Turkey’s proxies fighting in Rojava have been accused of terrorizing civilians and a number of war crimes. U.S. officials reportedly captured evidence of possible war crimes on surveillance video. A number of videos have emerged online purporting to show jihadist militiamen looting stores and homes and threatening to execute Kurdish women fighting with the SDF. The militias have been accused of rape and extrajudicial killings, including the brutal murder of a Kurdish civilian woman and politician. Rojava’s experiment with autonomous regional democracy is explicitly a feminist project that has been a target of the Islamic fundamentalists fighting for Erdoğan.

Human rights observers say Turkey’s track record in the region is one of terror and violence. Since Turkish-backed forces took over the Syrian town of Afrin in 2018, the area has experienced forced displacement, kidnappings, “demographic engineering” and other human rights violations, according to a report compiled by the Rojava Information Center. As of October 31, more than 200,000 civilians had been displaced from the “de-escalation” zone, and displacements continue as the SDF confronts Turkey and its militias.

“It’s really important to look at Afrin as an example that has already happened in Serê Kaniyê and Tell Abyad and could happen in any other land that is taken by Turkey and its proxies,” said Robin Fleming with the Rojava Information Center, referring to border towns under Turkish occupation, in an interview with Truthout.

Congress has responded to the crisis in northeast Syria with bipartisan outrage, and both chambers have advanced legislation to hit Turkey with sanctions. Lawmakers in both parties had urged Trump to cancel his meeting with Erdoğan. The president, already facing impeachment in the House for the Ukraine scandal, met with Erdoğan anyway.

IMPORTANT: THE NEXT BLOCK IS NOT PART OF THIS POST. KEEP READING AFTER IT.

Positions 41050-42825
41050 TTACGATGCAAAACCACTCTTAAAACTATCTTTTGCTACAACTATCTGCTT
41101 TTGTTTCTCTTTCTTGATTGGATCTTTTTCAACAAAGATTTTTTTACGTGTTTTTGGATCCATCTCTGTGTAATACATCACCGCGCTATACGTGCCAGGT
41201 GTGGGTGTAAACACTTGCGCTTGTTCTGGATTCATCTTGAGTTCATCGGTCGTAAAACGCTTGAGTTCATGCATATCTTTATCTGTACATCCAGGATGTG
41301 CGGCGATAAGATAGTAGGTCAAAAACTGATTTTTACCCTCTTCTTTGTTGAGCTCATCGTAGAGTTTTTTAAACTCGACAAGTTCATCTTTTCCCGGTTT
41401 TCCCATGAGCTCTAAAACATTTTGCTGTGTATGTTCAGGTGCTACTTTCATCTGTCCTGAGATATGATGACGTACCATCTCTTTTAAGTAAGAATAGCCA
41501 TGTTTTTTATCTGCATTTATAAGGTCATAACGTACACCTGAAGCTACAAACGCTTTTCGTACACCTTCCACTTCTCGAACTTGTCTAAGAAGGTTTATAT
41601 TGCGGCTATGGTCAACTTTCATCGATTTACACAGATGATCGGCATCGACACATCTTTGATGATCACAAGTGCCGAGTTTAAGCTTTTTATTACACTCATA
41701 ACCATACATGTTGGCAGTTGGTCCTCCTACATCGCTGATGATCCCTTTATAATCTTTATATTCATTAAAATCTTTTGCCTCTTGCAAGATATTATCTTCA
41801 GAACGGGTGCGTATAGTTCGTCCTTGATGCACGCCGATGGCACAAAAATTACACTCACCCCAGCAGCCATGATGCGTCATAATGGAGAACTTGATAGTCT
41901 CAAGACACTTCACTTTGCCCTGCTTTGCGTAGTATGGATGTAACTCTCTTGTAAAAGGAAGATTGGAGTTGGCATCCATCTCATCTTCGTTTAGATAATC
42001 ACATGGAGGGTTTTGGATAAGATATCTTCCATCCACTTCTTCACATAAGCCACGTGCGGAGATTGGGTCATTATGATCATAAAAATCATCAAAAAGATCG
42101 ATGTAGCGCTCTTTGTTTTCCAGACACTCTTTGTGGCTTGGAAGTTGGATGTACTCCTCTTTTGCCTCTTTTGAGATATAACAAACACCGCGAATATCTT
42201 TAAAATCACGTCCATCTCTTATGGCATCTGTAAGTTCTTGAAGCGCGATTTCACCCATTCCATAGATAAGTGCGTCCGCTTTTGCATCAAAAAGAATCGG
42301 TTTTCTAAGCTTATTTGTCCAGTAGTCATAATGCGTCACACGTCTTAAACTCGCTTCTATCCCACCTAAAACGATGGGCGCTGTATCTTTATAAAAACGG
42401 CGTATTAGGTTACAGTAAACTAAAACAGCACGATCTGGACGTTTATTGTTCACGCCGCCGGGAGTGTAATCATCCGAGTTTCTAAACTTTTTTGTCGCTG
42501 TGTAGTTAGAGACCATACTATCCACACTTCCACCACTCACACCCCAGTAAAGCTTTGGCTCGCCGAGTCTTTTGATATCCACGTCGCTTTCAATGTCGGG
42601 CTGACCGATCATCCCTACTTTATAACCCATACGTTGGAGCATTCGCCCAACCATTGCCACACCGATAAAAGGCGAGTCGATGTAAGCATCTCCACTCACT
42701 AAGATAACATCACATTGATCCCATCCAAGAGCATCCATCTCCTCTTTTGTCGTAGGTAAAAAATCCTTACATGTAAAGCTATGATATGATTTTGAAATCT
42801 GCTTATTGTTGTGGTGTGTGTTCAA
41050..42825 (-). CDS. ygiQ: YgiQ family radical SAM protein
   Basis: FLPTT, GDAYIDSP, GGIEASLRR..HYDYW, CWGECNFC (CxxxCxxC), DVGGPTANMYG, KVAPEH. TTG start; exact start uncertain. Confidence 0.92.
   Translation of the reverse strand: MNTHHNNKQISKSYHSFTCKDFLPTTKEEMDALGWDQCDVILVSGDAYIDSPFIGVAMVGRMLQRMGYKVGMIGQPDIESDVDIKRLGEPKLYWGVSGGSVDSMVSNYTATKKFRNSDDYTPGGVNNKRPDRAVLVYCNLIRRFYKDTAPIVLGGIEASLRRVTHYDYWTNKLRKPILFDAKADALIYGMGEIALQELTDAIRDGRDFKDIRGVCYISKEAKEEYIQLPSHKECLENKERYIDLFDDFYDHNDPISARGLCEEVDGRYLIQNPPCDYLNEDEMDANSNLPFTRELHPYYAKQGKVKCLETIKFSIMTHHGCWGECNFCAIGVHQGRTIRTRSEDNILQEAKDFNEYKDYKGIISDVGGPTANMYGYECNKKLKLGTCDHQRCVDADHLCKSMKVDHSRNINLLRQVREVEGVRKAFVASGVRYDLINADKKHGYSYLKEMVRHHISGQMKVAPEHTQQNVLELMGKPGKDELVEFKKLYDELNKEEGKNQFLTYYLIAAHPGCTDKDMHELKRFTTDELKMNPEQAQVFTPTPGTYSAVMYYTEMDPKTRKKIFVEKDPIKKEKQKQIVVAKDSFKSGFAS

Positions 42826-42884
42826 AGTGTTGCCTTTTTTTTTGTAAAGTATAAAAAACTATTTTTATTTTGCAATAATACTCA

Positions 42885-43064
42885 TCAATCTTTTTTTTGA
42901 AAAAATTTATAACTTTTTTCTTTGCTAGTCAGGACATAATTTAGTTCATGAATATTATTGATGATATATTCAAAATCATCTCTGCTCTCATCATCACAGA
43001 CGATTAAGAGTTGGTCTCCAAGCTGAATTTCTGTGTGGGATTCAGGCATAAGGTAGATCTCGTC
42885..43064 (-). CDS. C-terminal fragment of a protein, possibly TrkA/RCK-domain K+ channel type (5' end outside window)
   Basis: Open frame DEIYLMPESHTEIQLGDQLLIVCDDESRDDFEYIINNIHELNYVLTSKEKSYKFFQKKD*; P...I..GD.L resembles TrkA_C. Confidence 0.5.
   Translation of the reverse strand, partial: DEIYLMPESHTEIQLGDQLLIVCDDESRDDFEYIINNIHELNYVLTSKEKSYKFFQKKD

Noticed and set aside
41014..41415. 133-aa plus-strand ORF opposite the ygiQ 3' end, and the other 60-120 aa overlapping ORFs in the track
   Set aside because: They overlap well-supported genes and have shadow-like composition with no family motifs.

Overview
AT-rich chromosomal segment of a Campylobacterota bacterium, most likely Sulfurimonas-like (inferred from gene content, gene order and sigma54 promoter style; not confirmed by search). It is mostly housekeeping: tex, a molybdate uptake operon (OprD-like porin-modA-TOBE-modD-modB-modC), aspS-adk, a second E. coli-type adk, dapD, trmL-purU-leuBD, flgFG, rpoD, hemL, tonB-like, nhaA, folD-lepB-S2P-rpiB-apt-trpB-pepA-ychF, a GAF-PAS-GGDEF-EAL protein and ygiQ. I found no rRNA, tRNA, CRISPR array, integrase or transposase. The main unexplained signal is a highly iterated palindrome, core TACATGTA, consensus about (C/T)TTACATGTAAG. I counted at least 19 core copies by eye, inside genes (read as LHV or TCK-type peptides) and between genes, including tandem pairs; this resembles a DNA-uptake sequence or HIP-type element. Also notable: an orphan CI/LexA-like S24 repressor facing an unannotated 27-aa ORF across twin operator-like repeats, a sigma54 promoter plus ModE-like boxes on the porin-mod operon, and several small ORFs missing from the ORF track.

Trump and Erdoğan made little mention of the humanitarian crisis in northeast Syria during a press conference after their meeting on Wednesday. A reporter for a far-right news outlet in the U.S. did ask about the fate of Christian minorities in the region — Trump has come under fire from his evangelical supporters for essentially greenlighting the Turkish invasion — and Erdoğan said Turkey has a “plan” for them. The White House invited a few Republican senators to meet with Erdoğan, but few details have emerged about Trump’s meeting with the Turkish autocrat. A chief concern for U.S. leaders is Turkey’s purchase of a Russian missile system known as S-400, which disqualifies Turkey from participating in the joint development program for the F-35 fighter jet, a lumbering international collaboration costing U.S. taxpayers $1 trillion. Another sticking point is the SDF, Erdoğan’s enemy and an ally to U.S.

Based on statements from the White House and both leaders, it seems that none of these issues were resolved on Wednesday. Erdoğan made no commitments to reverse Turkey’s plans to set up the Russian missiles and continues to partner with Russian forces to patrol the occupied territory in northeast Syria. Turkey manufactures parts for the F-35 program, and the Pentagon is already working to find other suppliers. Erdoğan knows that his relationship with Russia is a bargaining chip, because U.S. leaders fear their traditional ally will move closer to Vladimir Putin and away from the U.S. and Europe.